The Union government’s move to demonetize Rs500 and Rs1,000 currency notes has put a spanner in the march of Marathas, literally. A silent protest march, planned by the community at Jantar Mantar, on November 20, to support the demand for Maratha reservation in Maharashtra, has been postponed indefinitely. The organisers said following demonetization they are facing serious logistical issues that have impeded their preparations.
Given the cash crunch at the moment, a few of the core organisers met late on Monday evening and eventually decided to call off the protest on November 6. “In the wake of demonetization, we are facing a money crunch and that will affect preparations for accommodating people coming to Delhi, payment to vendors who have made publicity material and those providing logistics at Jantar Mantar,” said Pradip Patil, one of the organisers and a goldsmith.
Since many of the organisers belong to the goldsmith community, they have also been busy in taking care of their books following demonetization.
According to the organisers, a total of Rs8 lakh has already been spent on the protest and they are going to face losses as thousands of t-shirts, caps and flags have been already been made and paid for. Also several banners about the silent march have been put up at Old Rajinder Nagar, Karol Bagh, Chandni Chowk, Paharganj, Daryaganj and Nizamuddin Railway station.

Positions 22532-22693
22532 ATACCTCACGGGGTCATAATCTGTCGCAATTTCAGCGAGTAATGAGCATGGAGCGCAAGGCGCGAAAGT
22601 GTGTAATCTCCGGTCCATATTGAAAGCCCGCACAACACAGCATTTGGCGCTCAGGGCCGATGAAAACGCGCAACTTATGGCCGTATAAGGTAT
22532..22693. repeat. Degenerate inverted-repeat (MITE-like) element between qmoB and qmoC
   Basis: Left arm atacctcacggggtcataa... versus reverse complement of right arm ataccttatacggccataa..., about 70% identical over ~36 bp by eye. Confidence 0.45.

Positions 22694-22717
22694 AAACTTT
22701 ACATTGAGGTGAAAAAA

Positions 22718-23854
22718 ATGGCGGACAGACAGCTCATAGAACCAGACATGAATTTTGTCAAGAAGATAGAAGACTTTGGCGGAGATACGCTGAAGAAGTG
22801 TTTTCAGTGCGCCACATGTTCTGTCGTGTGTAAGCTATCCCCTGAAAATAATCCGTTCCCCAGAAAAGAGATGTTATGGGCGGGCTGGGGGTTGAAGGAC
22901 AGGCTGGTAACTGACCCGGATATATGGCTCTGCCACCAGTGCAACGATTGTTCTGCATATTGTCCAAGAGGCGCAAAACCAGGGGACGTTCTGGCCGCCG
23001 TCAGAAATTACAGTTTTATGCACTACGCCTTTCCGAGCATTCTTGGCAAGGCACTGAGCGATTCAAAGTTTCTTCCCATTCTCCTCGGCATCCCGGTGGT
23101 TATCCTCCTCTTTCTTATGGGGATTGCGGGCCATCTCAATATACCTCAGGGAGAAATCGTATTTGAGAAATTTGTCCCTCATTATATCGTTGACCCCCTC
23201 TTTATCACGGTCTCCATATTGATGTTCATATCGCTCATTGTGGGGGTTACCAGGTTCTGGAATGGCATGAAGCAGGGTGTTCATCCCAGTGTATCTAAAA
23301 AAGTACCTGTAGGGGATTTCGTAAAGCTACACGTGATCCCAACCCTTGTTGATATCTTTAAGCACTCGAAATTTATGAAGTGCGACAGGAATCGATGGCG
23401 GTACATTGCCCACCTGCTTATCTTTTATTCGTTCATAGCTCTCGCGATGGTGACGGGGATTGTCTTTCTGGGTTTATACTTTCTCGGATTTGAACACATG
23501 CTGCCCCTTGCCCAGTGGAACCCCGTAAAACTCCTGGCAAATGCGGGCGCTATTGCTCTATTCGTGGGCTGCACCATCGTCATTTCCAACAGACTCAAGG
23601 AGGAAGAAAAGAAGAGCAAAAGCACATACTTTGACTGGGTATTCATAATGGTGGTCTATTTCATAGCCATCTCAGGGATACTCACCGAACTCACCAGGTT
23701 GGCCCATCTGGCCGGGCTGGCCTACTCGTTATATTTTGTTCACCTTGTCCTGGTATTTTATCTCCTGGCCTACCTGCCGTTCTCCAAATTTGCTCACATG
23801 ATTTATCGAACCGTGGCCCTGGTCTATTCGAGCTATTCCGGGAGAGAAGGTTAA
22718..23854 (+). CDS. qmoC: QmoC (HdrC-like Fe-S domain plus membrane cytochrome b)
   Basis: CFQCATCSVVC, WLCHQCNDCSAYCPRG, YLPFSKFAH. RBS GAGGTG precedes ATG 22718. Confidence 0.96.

The silent march at Jantar Mantar on Sunday was to be attended by nearly 25,000 Marathas residing in Delhi, Haryana, Uttar Pradesh and Maharashtra. “Nearly 10,000 people were to attend the protest from Maharashtra and since everyone is currently facing a problem to withdraw cash, it would have been difficult for them to travel at this time. Providing accommodation was also an issue that we were facing after Centre’s announcement,” said another organiser who did wish to be named.
The Maratha community had decided on agitating in Delhi in September as a show of support for the silent protests that took Maharashtra by storm. The silent protests in Maharashtra were triggered following the alleged gruesome gang-rape and murder of a 15-year old Maratha girl in Kopardi, Ahmednagar district. Apart from demanding death penalty for the accused in the case, the community is demanding reservation and amendments in the Atrocities Act.
In more than 40 protests, that began in August in Aurangabad, lakhs of people have participated and nearly a third of the protestors are college going girls and women. The rallies being organized in Maharashtra have been unprecedented and unique. Even as lakhs have come out there is no sloganeering, no violence and rallies have been maintained cleanliness too. This has made it difficult for the BJP-led state government to crack down on the protests.